Soaking helps to get rid of phytic acid and neutralizing enzyme inhibitors enabling easy digestion and elevating absorption of vitamins and other nutrients in the nuts. The peels are more easily removable, once you soak nuts in hot water. Adding a little salt while soaking will help neutralize the enzymes. It also helps remove dust residue and tannins. The water residue from the soaked nuts must not be re-used for cooking as they might contain harmful substances.
Just like grains, nuts contain phytic acid which is part of their defense mechanism to avoid predators so that they can grow to their full maturity. Often, you may find some bits of nuts in your stools because phytic acid works against easy digestion of the nuts. Soaking helps to get rid of phytic acid and neutralizing enzyme inhibitors enabling easy digestion and elevating absorption of vitamins and other nutrients in the nuts. Continue reading →
Research shows that the food you eat can have a profound effect on your mental health. So, regardless of your mental health problems, the importance of addressing your diet simply cannot be overstated.
In a very real sense, you have two brains — one in your head, and one in your gut. Both are created from the same tissue during fetal development, and they’re connected via your vagus nerve, the tenth cranial nerve that runs from your brain stem to your abdomen. It is now well established that the vagus nerve is the primary route your gut bacteria use to transmit information to your brain, which helps explain why mental health appears to be so intricately connected to your gut microbiome 1 — the bacteria and other microbes living in your gut. Continue reading →
(NaturalNews) Humans have more than 10 times the number of bacteria in their body than they have cells – about 100 trillion, representing more than 500 different species. When in proper balance, a delicate and precise ratio of 85 percent friendly bacteria to 15 percent “unfriendly” bacteria, the human organism quite naturally heals itself. But when something upsets that delicate balance, be it general lack of nutrition, exposure to certain or numerous toxins (depending on the individual) or a medically prescribed course of antibiotics, problems can arise. Under these desperate conditions, the body shifts into survival mode (sympathetic nervous system), bringing its own innate healing abilities (parasympathetic nervous state) to a slow or full stop. Continue reading →
“It’s like drinking a dozen Guinness stouts compressed into one. But with a soapy aftertaste. Like soapy anchovies. ” Mmmm! That was my friend’s attempt to describe the “worst thing I ever put in my mouth.” That “thing” is a laxative drink. It’s the notorious colonoscopy prep. You have to drink a few liters of it the night before your procedure. Ask anyone who’s been there and done that. After the laxative, the colonoscopy is a breeze.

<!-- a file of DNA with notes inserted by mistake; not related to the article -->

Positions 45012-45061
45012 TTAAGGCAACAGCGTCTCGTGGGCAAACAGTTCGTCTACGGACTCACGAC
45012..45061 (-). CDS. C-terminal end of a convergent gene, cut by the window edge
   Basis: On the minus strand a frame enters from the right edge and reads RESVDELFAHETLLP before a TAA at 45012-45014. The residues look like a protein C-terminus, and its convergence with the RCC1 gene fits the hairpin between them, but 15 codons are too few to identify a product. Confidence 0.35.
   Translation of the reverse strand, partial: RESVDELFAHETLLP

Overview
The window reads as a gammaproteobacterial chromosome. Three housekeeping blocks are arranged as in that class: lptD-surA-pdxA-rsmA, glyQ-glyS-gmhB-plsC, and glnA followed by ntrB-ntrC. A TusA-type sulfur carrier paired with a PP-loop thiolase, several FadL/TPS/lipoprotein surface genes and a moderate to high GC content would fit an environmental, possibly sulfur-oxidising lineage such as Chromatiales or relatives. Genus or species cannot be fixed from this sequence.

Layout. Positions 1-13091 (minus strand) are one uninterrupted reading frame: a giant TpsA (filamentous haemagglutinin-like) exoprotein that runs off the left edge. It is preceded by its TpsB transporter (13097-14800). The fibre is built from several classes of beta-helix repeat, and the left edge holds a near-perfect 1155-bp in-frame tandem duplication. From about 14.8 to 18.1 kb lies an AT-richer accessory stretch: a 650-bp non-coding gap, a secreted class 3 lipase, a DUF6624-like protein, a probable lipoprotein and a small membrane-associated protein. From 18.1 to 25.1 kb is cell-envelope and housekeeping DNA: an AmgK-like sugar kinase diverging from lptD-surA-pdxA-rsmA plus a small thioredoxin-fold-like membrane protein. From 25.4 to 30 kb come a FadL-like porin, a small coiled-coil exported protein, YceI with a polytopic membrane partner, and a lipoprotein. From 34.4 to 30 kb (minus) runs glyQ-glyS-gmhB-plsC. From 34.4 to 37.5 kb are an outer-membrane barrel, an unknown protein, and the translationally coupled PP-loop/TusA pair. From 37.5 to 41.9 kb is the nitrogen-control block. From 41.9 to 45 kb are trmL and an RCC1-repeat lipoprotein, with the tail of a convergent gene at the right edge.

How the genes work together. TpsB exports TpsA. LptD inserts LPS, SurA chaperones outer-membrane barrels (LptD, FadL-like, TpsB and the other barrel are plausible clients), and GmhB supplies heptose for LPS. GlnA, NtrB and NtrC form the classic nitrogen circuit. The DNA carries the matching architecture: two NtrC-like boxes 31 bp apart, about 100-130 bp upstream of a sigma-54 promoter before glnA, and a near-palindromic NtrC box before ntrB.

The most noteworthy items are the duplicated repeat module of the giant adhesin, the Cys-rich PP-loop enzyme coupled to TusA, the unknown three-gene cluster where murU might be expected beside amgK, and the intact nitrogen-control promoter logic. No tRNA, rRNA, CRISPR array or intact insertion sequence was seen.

But all that is in the past now, according to the Mayo Clinic. Doctors there have developed a new laxative in pill form. Easy! Unfortunately, there’s a catch. And it’s a HUGE catch. So here’s fair warning… Don’t fall for it. Continue reading →
Although you can use a crock pot, culturing your veggies directly in glass Mason jars, eliminates the need for a crock pot and eliminates a transfer step in the process. This also allows you to make smaller batches, and it eliminates the presence of wild yeasts which can occur when using a crock. These yeasts tend to give the food a cheesy sort of flavor, which many find unpalatable.
Here’s a quick summary of Caroline’s recipe for how to make your own fermented veggies: Continue reading →
(NaturalNews) If time is a teacher, one thing we know is that apple cider vinegar is good stuff. The Babylonians used it as a tonic in 5000 B.C. so its been around for a while. It was also used in ancient Egypt (3000 B.C.) and by Samurai warriors in Japan (1200 B.C.), so it’s grandfathered in – doesn’t need a double-blind study to prove its effectiveness. Continue reading →
(NaturalNews) Throughout history, honey has played an important role in cultures around the world not only as a food, but also as a medicine. And manuka honey in particular, which is derived from the nectar collected by honey bees that forage the manuka bushes (Leptospermum scoparium) of New Zealand, contains unique antibacterial, antiviral, anti-fungal, anti-inflammatory, antioxidant, antiseptic, stomach-healing, wound-repairing, and overall health-promoting properties that make it an amazing “superfood” worthy of further investigation. Continue reading →